Tagore's strongest expression comes not in nationalism but in creativity. The connotations of the term "nationalism" have changed a good deal since 1916. Tagore has little to say about ethnic cultures, or about linguistic or religious communities or nationalist myths. His definition of a nation is the political and economic union of a people in that aspect that a whole population assumes when organised for a mechanical purpose. The emphasis falls upon organised and mechanical.
The western nation is conterminous with the nation-state, the mechanical organisation of people in pursuit ofmaterial enhancement and hence aggressive and imperialist in character; infact, for nationalism we might often read imperialism.
At other times, Tagore in hisdistrust of technology and impersonal bureaucracy, falls into a similarposition to the western romantic critique of civilisation and modernisation ashe said: "When this organisation of politics and commerce, whose other name is the nation becomes all-powerful, at the cost of the harmony of the higher social life, then it is an evil day for humanity …This abstract being,the nation, is ruling India."
This is very interesting that histhought continually moves between opposites -- spiritual and materialist, East and West, nation and no-nation, masculine and feminine, abstract and personal and then seeks for ways to reconcile and harmonise the opposites. According to him these don't need to compete but should eventually fall into equilibrium. In nationalism this is rarely more than wishful rhetoric. Moreover, Tagore stressed his international concerns, and shrewdly denounced the excesses of nationalism not only in India, but also in Japan, China, and the West.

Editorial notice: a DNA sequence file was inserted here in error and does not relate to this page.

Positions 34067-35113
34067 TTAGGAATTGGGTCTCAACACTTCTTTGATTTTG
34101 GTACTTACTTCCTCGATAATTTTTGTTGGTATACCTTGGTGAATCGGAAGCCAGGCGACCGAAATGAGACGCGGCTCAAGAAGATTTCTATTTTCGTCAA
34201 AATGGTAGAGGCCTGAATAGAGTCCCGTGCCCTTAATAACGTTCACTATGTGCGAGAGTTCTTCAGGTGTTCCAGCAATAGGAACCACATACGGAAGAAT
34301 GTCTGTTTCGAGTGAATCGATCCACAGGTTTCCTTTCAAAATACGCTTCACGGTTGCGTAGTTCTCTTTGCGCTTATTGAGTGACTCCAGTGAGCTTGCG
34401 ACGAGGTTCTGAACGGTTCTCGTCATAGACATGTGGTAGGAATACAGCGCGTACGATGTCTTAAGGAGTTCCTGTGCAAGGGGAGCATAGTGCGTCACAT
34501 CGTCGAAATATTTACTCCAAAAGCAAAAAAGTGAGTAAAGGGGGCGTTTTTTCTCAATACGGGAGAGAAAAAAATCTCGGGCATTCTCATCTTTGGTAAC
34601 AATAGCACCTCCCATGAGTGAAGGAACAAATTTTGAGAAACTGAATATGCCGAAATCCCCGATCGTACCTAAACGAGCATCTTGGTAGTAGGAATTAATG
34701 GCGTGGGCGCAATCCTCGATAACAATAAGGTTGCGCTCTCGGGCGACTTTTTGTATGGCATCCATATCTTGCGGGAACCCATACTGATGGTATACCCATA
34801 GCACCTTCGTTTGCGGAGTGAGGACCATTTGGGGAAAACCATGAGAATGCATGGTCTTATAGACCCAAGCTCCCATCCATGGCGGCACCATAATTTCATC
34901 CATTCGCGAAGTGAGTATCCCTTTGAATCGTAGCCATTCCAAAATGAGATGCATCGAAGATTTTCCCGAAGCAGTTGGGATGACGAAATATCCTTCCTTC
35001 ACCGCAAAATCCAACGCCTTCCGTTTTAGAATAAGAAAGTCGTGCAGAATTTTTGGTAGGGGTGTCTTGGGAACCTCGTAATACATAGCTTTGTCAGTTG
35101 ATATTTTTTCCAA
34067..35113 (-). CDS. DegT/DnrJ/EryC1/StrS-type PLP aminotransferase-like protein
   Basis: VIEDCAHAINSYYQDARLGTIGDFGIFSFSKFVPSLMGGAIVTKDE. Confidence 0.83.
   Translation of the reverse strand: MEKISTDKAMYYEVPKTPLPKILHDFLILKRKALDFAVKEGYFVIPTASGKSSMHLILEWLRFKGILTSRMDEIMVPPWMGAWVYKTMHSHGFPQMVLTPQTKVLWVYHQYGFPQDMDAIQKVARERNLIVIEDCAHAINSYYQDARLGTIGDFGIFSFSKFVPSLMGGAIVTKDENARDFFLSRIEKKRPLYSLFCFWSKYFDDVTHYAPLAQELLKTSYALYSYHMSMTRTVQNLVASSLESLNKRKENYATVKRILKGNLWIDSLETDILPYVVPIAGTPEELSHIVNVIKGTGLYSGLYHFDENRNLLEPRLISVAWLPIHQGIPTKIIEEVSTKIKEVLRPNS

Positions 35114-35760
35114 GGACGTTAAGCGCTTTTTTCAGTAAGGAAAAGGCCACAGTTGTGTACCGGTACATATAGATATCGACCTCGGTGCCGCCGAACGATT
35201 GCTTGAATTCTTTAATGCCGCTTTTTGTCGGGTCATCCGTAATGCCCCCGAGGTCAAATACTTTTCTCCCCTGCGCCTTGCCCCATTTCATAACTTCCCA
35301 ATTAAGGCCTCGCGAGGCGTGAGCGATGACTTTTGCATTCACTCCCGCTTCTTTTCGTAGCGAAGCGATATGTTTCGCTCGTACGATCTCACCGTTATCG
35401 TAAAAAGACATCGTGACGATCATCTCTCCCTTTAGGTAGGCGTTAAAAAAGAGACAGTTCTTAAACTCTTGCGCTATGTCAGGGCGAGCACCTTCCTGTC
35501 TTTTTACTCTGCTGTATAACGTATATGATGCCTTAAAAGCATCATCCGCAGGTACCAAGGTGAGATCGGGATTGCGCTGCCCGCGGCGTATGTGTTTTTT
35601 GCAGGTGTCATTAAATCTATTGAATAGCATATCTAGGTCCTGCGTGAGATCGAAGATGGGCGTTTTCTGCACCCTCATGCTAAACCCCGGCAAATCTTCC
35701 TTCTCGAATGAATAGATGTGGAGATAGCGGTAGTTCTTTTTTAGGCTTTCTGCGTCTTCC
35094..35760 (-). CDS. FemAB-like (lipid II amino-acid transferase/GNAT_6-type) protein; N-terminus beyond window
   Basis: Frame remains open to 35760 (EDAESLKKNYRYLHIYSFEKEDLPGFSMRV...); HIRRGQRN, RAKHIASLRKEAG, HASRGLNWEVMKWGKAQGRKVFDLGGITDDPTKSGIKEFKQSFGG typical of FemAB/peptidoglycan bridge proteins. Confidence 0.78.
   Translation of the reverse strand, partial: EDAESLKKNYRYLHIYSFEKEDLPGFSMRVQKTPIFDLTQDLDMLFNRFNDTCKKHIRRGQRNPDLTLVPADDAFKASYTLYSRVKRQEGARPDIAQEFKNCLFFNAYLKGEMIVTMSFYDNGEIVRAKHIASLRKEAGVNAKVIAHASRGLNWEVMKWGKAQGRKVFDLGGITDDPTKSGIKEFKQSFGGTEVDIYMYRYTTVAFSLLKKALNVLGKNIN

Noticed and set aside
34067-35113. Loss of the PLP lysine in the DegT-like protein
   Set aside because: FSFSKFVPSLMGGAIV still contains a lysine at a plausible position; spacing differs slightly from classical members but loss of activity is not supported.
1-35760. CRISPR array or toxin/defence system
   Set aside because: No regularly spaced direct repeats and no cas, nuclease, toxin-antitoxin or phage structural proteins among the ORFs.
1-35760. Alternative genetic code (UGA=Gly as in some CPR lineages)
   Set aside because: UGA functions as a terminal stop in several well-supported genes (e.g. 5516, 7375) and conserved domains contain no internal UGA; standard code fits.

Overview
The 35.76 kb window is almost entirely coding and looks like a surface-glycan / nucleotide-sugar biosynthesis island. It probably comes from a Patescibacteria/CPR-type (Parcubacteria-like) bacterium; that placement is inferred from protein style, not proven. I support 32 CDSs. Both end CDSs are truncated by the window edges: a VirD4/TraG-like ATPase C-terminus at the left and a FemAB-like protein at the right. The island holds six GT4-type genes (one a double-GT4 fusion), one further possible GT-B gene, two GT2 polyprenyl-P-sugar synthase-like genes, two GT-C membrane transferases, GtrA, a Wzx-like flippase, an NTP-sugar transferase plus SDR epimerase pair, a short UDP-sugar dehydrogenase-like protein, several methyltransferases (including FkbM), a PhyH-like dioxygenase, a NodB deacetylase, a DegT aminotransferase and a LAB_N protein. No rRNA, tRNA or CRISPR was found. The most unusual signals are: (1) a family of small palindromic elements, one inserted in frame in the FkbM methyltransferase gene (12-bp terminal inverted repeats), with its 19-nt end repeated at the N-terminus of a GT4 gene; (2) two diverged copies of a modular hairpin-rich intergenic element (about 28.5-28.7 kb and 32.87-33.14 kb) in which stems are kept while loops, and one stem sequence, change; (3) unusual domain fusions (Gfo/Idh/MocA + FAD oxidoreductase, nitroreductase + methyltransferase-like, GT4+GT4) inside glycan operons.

Tagore published his first essay on Gandhi and non-cooperation, "The Callof Truth," which argued that truth was of both the head and the heart; It was on education (and on the reflection, dialogue, and communication that are associated with it), rather than on, say, spinning "as a sacrifice"("the charka does not require anyone to think"), that the future ofIndia would depend.
Tagore was concerned not only that there be wider opportunities for education across the country (especially in rural areas where schools were few), but also that the schools themselves be more lively and enjoyable. He himself had dropped out of school early, largely out of boredom, and had never bothered to earn a diploma. He wrote extensively on how schools should be made more attractive to boys and girls and thus more productive.
For Tagore it was of the highest importance that people be able to live, and reason, in freedom. His attitudes toward politics and culture, nationalism and internationalism, tradition and modernity, can all be seen in the light of this belief. Passion for freedom underlies his firm opposition to unreasoned traditionalism. His uncompromising belief was in the importance of "freedom of mind."